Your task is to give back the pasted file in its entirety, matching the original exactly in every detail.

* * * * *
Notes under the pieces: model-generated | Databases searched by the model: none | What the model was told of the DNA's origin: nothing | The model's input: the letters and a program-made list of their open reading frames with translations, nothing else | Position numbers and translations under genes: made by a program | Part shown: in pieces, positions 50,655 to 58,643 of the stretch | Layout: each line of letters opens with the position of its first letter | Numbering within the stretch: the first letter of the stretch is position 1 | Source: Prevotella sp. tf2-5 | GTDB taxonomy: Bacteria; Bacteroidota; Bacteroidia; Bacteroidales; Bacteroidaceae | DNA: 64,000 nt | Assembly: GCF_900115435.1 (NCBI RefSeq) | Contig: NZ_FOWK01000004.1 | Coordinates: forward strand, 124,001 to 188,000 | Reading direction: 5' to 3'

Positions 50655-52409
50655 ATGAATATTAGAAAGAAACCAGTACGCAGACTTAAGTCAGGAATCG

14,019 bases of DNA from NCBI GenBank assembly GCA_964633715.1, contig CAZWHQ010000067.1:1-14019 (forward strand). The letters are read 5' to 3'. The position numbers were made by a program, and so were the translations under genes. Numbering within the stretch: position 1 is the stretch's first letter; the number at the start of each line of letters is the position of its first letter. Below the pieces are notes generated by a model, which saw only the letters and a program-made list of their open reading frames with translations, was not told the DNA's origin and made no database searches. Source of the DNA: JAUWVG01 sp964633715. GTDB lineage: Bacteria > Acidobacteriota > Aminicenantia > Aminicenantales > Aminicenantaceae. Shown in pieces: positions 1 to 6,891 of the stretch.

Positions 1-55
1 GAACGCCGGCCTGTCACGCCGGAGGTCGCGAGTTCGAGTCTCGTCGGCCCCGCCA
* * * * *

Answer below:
Notes under the pieces: model-generated | Databases searched by the model: none | What the model was told of the DNA's origin: nothing | The model's input: the letters and a program-made list of their open reading frames with translations, nothing else | Position numbers and translations under genes: made by a program | Part shown: in pieces, positions 50,655 to 58,643 of the stretch | Layout: each line of letters opens with the position of its first letter | Numbering within the stretch: the first letter of the stretch is position 1 | Source: Prevotella sp. tf2-5 | GTDB taxonomy: Bacteria; Bacteroidota; Bacteroidia; Bacteroidales; Bacteroidaceae | DNA: 64,000 nt | Assembly: GCF_900115435.1 (NCBI RefSeq) | Contig: NZ_FOWK01000004.1 | Coordinates: forward strand, 124,001 to 188,000 | Reading direction: 5' to 3'

Positions 50655-52409
50655 ATGAATATTAGAAAGAAACCAGTACGCAGACTTAAGTCAGGAATCG

14,019 bases of DNA from NCBI GenBank assembly GCA_964633715.1, contig CAZWHQ010000067.1:1-14019 (forward strand). The letters are read 5' to 3'. The position numbers were made by a program, and so were the translations under genes. Numbering within the stretch: position 1 is the stretch's first letter; the number at the start of each line of letters is the position of its first letter. Below the pieces are notes generated by a model, which saw only the letters and a program-made list of their open reading frames with translations, was not told the DNA's origin and made no database searches. Source of the DNA: JAUWVG01 sp964633715. GTDB lineage: Bacteria > Acidobacteriota > Aminicenantia > Aminicenantales > Aminicenantaceae. Shown in pieces: positions 1 to 6,891 of the stretch.

Positions 1-55
1 GAACGCCGGCCTGTCACGCCGGAGGTCGCGAGTTCGAGTCTCGTCGGCCCCGCCA